Do you wonder if you’re at risk of owing estate tax? If so, which assets will you pay the tax on? It comes down to what is considered “in” your estate and what is considered “out” of your estate. You pay tax on assets in your estate, and you don’t pay tax on assets out of your estate.
So, what’s in versus out of your estate?
Let’s look briefly at the estate tax, what’s considered in and out of your estate, and a few ideas on how you can move an asset out of your estate. We’ve also included the video below to help walk through this topic.
How does the estate tax work?
The estate tax is a tax assessed by the federal government and some state governments on your accumulated wealth when you die.
- The federal tax starts at 18% on your first taxable $10,000, increasing to 40% on taxable assets over $1 million.
- You and your spouse can each pass $12.92 million tax-free – called an “exemption” – for a total of $25.84 million before owing any federal estate tax, the highest exemption in history. For more, read Making the Most of History’s Largest Estate Exemption.
- IMPORTANT! The federal estate tax exemption is set to be cut to approximately $7 million per person on January 1, 2026. If this puts you at risk, don’t wait to start planning.
Many states, including Washington, add an additional estate tax. In WA State, your first $2.193 million passes tax free. Then, the tax rate starts at 10% for the first taxable $1 million and climbs to 20% for taxable assets above $9 million.
What’s in vs. out of your estate?
To better understand what gets taxed, let’s cover some basic concepts using the diagram below.
- Assets IN your estate. Your estate is the total of everything you personally own – the left column. These assets “in your estate” are subject to taxes as described above.
- Assets OUT of your estate. While your assets start “in your estate”, you can move many assets out of your estate – the right column – avoiding estate tax by giving them to certain kinds of trusts.
A few things to note about how your estate passes:
- The government takes their cut first. In orange, we see that state estate tax, federal estate tax, and income taxes are paid from your estate before the remainder goes to your family. A wide range of trusts and transfer strategies can reduce taxes and pass more to loved ones.
- Nothing passes to charity by default, you must act to give to charity. In blue, we see that there are no limits to what you can pass tax-free to charity, but this doesn’t happen automatically. Strategies like Charitable Remainder Trusts can even pay income to you today, reduce estate taxes, and leave a gift to charity.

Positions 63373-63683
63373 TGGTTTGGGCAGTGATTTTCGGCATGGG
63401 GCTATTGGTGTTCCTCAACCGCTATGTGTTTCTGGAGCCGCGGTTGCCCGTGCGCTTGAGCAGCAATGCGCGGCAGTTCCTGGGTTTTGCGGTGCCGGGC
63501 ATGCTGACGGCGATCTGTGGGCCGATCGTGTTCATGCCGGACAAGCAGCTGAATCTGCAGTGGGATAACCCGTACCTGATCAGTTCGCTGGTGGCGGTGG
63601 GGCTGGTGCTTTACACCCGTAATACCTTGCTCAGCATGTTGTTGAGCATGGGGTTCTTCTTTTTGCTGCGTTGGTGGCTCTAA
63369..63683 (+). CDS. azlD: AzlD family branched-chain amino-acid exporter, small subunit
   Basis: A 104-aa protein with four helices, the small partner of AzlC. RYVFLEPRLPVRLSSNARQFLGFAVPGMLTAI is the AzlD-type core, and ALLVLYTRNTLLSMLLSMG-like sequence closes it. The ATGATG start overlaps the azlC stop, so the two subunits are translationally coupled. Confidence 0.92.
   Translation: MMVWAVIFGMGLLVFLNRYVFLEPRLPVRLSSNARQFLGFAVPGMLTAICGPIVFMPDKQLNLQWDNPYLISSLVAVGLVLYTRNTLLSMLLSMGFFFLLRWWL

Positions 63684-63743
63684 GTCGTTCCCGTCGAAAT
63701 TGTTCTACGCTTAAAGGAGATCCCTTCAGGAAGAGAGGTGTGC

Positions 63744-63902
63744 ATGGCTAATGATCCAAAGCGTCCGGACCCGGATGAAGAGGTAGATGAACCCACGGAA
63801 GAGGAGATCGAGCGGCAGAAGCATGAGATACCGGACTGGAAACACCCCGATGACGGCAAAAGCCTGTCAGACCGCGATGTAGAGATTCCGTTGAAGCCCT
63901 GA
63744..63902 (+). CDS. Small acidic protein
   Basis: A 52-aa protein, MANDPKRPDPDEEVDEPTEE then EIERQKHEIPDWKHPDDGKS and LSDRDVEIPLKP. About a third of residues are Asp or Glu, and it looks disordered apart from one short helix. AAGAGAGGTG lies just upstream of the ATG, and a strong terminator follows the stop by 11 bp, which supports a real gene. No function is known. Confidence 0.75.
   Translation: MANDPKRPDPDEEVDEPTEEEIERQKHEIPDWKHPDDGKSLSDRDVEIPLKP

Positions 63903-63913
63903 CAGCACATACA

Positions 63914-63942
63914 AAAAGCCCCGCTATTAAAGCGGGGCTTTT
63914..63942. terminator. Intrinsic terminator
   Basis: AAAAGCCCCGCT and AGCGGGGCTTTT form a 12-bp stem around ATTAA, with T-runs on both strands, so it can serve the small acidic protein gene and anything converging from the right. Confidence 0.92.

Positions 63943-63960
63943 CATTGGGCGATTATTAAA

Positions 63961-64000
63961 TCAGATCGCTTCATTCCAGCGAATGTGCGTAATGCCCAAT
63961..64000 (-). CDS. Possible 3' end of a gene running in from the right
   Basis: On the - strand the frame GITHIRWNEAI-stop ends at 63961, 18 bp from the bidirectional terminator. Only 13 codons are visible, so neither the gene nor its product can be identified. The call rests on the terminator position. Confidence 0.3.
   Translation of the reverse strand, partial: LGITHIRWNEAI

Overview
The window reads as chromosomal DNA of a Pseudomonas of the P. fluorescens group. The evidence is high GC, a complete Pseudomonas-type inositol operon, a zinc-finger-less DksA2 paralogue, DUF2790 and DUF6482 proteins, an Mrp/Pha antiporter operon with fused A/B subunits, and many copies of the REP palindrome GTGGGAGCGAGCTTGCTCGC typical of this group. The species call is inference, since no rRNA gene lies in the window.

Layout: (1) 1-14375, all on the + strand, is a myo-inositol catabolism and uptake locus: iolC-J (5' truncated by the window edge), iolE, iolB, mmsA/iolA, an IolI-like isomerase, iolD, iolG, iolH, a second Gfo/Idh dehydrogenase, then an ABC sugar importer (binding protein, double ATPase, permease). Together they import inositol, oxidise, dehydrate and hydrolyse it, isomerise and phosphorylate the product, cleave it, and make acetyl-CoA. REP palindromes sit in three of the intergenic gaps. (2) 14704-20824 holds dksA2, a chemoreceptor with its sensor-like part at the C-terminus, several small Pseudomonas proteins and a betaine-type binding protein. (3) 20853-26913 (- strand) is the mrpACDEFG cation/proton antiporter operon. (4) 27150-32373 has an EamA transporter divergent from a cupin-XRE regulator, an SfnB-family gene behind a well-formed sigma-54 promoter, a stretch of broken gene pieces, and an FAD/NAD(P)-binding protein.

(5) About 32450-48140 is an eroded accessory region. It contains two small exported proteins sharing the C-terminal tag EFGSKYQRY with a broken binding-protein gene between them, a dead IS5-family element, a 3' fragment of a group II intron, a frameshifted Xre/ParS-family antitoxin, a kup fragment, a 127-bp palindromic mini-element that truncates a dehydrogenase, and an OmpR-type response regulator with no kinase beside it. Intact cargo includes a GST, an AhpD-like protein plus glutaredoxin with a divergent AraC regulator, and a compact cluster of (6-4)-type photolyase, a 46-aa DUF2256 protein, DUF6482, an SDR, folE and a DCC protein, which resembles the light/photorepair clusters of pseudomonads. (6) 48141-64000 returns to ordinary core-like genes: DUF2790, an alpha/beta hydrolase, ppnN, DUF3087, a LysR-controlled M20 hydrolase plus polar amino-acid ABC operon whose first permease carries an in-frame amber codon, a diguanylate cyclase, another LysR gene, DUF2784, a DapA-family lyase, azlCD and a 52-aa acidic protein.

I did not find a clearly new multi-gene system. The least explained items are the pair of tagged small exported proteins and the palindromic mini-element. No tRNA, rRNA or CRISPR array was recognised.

- Moving assets out of your estate doesn’t always mean giving up full access. As we discuss in Out of Your Estate, Not Out of Reach, you can reduce taxes without losing full control of your assets.
Where should you start?
We all start with a plan by default…the government’s plan. With knowledge about what’s “in” your estate and what’s “out” of your estate, you start making a proactive plan – a plan by design.
While most plans require a team of financial, legal, and tax professionals, a conversation with a comprehensive financial planning team, like ours at Alterra, is a great place to start. Before you have wills and trusts drafted, you’ll want a clear, coordinated action plan for the big picture. With a plan in hand, you’ll be well on your way to reducing loss to estate taxes and passing more to the people and causes you care about! Learn more about How We Work.
Alterra Advisors does not offer legal or tax advice. Please consult the appropriate professional regarding your individual circumstance.
About the Author
Zach graduated from Gonzaga University with degrees in Marketing and Finance. While growing up, Zach heard stories from his grandfather about his work as an insurance agent, and other stories from his dad who was an investment manager. They both spoke financial “languages” but had completely different dialects. Recognizing the breadth of the financial vocabulary ultimately led to Zach’s passion for financial planning. He credits his family for this enthusiasm. Zach sees his time with clients as an opportunity to translate all of the different – and often confusing – information they’ve heard and provide clear guidance for each unique situation.
Zach enjoys working with people – his clients – who also appreciate that their financial decisions have an impact not just on themselves, but also on their families, charities and their own life legacy. Many of Zach’s clients have a strong desire to “make a difference”, and they rely on his financial expertise to magnify their philanthropic goals.
The “Alterra” name was coined by joining the Latin roots “alter”, the origin of the word “altruism” with “terra” meaning earth or land. This name reflects the company philosophy of “clients before profits” and providing firmly grounded advice.